Server Fault is a question and answer site for system and network administrators. It's 100% free, no registration required.

Sign up
Here's how it works:
  1. Anybody can ask a question
  2. Anybody can answer
  3. The best answers are voted up and rise to the top

I have a requirement to search for a pattern in multiple files and get the latest file for further processing. I am trying to do this in a shell script. I was trying to do it as follows

file=`grep -lh <pattern> <file_name> | tail -1`

But grep is listing the files as in a ls and not as in ls -lrt. I have tried the following command

ls -lrt `grep -l <pattern> <file name>`

But I'm not able to incorporate this command in the shell script. Any help is appreciated.


share|improve this question

This is much faster. Whereas the other answers grep all the files, this searches the newest ones first and stops as soon as it finds the pattern.

This one-liner captures the result in a variable:

file=$(while read file; do grep pattern "$file" >/dev/null;[[ $? ]]; then echo "$file"; break; fi; done < <(find $startdir -maxdepth 1 -type f -printf "%T@:%p\n"|sort -nr|cut -d: -f2-))

Here is a Bash script version that is easier to read:

while read file
    grep pattern "$file" > /dev/null
    if [[ $? ]]
        echo "$file"
done < <(find $startdir -maxdepth 1 -type f -printf "%T@:%p\n" |
            sort -nr |
            cut -d: -f2-)
share|improve this answer
+1 Looks like it should also handle spaces in filenames. – retracile Oct 24 '09 at 2:05
True. But not newlines. ~shudder~ – Dennis Williamson Oct 24 '09 at 2:36

you can pipe the output of grep to xargs to use ls -lrt before piping through tail

share|improve this answer

This should do it:

ls -lrt|awk '{print $9}'|xargs -n1 grep <string>|tail -n1|awk '{print $1}'

You may need to change which variables in awk get printed, depending on your implementation of ls and grep.

Basically, sort the files first, then look for the string, then take the last result.

share|improve this answer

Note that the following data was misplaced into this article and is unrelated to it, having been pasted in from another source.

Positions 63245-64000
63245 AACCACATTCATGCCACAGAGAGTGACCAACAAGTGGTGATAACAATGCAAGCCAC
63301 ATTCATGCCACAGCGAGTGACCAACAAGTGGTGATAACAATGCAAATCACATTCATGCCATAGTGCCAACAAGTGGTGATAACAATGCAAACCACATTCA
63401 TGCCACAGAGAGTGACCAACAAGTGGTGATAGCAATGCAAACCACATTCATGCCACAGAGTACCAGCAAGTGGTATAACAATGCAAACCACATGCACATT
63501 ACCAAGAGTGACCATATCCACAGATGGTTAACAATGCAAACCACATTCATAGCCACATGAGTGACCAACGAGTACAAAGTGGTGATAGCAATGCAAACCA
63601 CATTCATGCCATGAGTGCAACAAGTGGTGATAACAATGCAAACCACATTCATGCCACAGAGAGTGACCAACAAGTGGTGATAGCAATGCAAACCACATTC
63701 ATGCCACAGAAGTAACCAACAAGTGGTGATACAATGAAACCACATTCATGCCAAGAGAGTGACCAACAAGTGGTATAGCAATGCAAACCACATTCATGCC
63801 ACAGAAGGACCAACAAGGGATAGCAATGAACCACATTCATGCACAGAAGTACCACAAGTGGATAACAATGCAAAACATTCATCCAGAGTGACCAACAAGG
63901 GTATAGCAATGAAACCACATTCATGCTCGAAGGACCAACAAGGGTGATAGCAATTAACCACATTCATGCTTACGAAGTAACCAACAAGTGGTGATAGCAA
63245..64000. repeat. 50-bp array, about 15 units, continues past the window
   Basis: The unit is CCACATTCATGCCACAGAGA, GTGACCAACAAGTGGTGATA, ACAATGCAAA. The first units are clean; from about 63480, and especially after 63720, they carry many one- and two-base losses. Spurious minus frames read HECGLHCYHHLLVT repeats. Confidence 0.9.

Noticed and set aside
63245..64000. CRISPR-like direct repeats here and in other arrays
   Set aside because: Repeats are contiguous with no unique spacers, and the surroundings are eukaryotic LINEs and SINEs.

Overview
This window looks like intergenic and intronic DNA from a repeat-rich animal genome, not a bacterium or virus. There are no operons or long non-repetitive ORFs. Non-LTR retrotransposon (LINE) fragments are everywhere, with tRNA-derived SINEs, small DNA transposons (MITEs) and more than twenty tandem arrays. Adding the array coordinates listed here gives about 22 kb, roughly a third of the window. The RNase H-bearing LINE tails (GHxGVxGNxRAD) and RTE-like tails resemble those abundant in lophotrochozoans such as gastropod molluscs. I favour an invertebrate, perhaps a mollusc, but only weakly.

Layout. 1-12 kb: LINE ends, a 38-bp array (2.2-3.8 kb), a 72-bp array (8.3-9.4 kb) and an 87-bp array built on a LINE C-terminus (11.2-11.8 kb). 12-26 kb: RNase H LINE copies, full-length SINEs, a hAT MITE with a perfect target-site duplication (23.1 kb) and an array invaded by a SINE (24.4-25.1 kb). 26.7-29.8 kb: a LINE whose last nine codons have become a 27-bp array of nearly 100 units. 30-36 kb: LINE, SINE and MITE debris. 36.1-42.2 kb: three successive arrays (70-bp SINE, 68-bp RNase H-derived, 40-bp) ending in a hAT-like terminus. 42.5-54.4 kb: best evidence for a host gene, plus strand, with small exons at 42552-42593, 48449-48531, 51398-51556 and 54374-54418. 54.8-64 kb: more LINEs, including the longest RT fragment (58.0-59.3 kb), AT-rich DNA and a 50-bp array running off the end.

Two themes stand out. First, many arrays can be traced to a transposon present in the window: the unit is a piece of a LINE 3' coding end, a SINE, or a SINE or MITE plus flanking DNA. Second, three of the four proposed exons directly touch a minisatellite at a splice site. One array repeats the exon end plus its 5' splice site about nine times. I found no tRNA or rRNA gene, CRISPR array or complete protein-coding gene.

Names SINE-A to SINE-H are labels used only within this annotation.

bluerain ~ # ls -lrt `grep -l a *.sh `
    -rwxr-xr-x 1 root root 315 2007-01-20 17:43
    -rwxr-xr-x 1 root root  86 2007-04-21 16:23
    -rwxr-xr-x 1 root root 245 2009-09-10 19:47
    -rwxr--r-- 1 root root  95 2009-09-10 19:50 
bluerain ~ # kk=`grep -l a *.sh` 
bluerain ~ # bb=` ls -rt $kk | tail -1` 
bluerain ~ # echo $bb 
bluerain ~ # echo $kk

so use the following:

tempvar=`grep -l <pattern> *(for all files in the directory)`
file=`ls -rt $tempvar | tail 1`
share|improve this answer
This works. Thanks a lot – Ashu Oct 23 '09 at 22:26

In your first example, grep should not be re-sorting the filenames you pass to it. If you are passing them explicitly, it will print the output in the same order as the list of files you pass it. However, if you are passing a wildcard, you are correct that your shell will expand that wildcard in lexical order (which is basically what ls defaults to, as you noted).

After looking at the other suggestions, I offer the following:

file=`ls -t --quoting-style=shell "dir" | xargs grep -l "regex" | head -n 1`

I think this meets your requirements, and addresses concerns raised by others as follows:

  1. You can use ls -t without -l, so there's no need to parse the output of ls -l with awk or cut just to get the filename.
  2. Don't reverse the sort order of ls. Using ls -t puts the newest files first, and grabbing the first one with head will short-circuit the pipeline as soon as the first matching file is found (so you search the minimal list of files necessary to find a match).
  3. Piping to xargs effectively lets you search an unlimited number of files without running into the maximum command line length, and does so without looping.
  4. Using ls --quoting-style=shell quotes filenames with single quotes as needed, so filenames with embedded spaces or control characters are handled properly.

Please note that --quoting-style is a GNU extension and is not likely to work with a non-GNU ls. You should be fine on Linux. The following is more portable, but adds a call to sed to quote the filenames, so there's a little more overhead:

file=`ls -t "dir" | sed 's/\(.*\)/"\1"/' | xargs grep -l "regex" | head -n 1`
share|improve this answer

Your Answer


By posting your answer, you agree to the privacy policy and terms of service.